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August 28, 2018

Rollins College Basketball Captain, Sam Philpott, on Leading by Example

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Photo by Wikipedia
Photo by Wikipedia

Sam Philpott, a 5th Year Senior and Captain of the Rollins College men’s basketball team, not only does he shine on the court but also in the classroom.  A 3-time member of the Rollins Honor-Roll and Sunshine State Conference Commissioner’s Honor Roll Sam was also a CoSIDA Third Team Academic All-American, and All-District.  His help in leading Rollins to the NCAA Elite-8 earned him spots on both the All-Tournament Team of the SSC and NCAA DII South Region and a spot on the SSC Second-team as a fifth year.

Founder of LRT Sports, Keirsten Sires: “I feel that Sam is the type of athlete that all high school student-athletes should look up to. Being successful on the court is one thing but to be successful on the court and in the classroom is what I call real success.”

LRT:  What was your favorite part about playing at Rollins?

Coach Klusman encouraging his players to be more than just basketball players was the most fulfilling part about playing at Rollins. I was always expected to prioritize basketball but was able to assume a number of other leadership roles on campus. I’d argue that doesn’t hold true for many schools and helps makes Rollins such a special place.

LRT: What do you think makes a good captain? What was the most challenging part of being a captain?

Leading by example is imperative to being an effective captain, along with maintaining emotional homeostasis. A leader can’t speak from both sides of the mouth. Anyone can verbally criticize others, but unless you are practicing what you’re preaching the message will fall on deaf ears.

LRT: What was it like to go to school so far away from home? Were you more nervous or excited?

I was initially nervous but got over the homesickness fairly quickly. Being so far away from Indiana, I was forced to fend for myself and figure things out. That being said, I learned not to take my parents for granted, and they provided invaluable support from afar during my entire tenure.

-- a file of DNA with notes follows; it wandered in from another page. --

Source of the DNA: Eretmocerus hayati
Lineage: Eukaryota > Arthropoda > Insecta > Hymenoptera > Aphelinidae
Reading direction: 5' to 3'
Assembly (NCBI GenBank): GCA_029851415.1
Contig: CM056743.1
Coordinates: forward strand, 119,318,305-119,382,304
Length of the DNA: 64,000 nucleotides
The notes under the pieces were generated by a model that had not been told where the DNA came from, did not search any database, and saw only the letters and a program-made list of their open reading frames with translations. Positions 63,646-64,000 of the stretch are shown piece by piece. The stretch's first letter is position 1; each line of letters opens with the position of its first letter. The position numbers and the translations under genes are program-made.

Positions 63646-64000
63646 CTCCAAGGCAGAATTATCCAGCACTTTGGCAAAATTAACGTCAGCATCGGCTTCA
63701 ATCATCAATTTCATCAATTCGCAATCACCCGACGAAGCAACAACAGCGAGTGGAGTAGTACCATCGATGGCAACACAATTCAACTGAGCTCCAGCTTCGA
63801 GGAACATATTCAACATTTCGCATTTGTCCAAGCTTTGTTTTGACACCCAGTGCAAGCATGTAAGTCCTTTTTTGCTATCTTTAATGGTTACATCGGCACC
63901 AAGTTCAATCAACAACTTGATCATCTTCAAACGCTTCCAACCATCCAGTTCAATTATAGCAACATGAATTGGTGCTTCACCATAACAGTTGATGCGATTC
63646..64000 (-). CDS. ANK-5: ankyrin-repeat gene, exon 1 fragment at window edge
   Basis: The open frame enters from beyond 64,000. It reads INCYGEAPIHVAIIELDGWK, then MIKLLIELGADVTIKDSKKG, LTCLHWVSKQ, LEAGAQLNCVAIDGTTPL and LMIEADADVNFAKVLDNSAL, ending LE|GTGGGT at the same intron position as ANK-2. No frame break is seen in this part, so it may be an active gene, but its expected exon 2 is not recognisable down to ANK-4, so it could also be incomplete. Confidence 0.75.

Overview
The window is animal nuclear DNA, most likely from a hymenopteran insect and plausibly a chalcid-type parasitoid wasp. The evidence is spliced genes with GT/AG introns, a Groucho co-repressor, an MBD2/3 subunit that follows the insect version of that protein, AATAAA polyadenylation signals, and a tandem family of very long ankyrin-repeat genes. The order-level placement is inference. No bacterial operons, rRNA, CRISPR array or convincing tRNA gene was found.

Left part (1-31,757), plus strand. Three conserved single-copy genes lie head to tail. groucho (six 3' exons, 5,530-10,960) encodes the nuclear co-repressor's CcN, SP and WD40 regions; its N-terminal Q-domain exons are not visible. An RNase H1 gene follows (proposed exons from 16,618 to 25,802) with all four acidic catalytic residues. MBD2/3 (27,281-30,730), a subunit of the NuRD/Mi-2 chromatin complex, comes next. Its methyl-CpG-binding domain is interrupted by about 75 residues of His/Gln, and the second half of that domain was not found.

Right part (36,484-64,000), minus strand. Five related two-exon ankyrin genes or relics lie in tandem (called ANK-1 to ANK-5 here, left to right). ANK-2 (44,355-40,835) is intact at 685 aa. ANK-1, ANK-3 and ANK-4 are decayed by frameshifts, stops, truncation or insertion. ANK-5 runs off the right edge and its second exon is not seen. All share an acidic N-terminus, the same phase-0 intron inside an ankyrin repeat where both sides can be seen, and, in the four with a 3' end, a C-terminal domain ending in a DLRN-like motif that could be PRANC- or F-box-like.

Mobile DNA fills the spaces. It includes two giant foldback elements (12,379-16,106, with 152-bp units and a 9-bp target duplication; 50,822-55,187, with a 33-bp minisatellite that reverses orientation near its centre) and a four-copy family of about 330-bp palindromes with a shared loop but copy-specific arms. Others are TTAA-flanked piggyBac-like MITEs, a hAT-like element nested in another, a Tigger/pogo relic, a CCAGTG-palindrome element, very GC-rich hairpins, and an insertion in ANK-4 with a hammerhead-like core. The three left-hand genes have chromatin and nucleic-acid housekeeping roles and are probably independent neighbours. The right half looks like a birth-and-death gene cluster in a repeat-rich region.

LRT: What is one piece of advice you would like to give to your younger self- basketball or non-basketball related?

I would tell my younger self to embrace failure, which provides an invaluable feedback loop for adjusting and recalibrating approach. In my opinion, anyone who crumbles at the first hint of adversity will ultimately face a lifetime of it.

LRT: How did you get on Klusman’s radar? What is the best way for aspiring recruits to be seen?

The Rollins coaches targeted me through the AAU circuit, at which point I visited Rollins and fell in love with everything the school had to offer. AAU is the perfect venue for aspiring recruits to be seen; playing on a good team provides opportunities to be seen in front of a wide array of coaches. For those who aren’t dead set on playing D1, there are plenty of potential landing spots outside of players’ traditional radars.

LRT: What is your pre-game ritual? Meals? Handshakes? Songs?

I would usually read before games; it helped mellow me out.

LRT: What is the worst injury you have had during your time as an athlete? What helped you overcome it?

In college, I didn’t miss a game until the final stretch of my senior season. I tore a calf muscle and missed a few games but was able to return to action in time for the conference tournament. I was only playing at 50% but figured I had nothing to lose by returning earlier than I otherwise would have.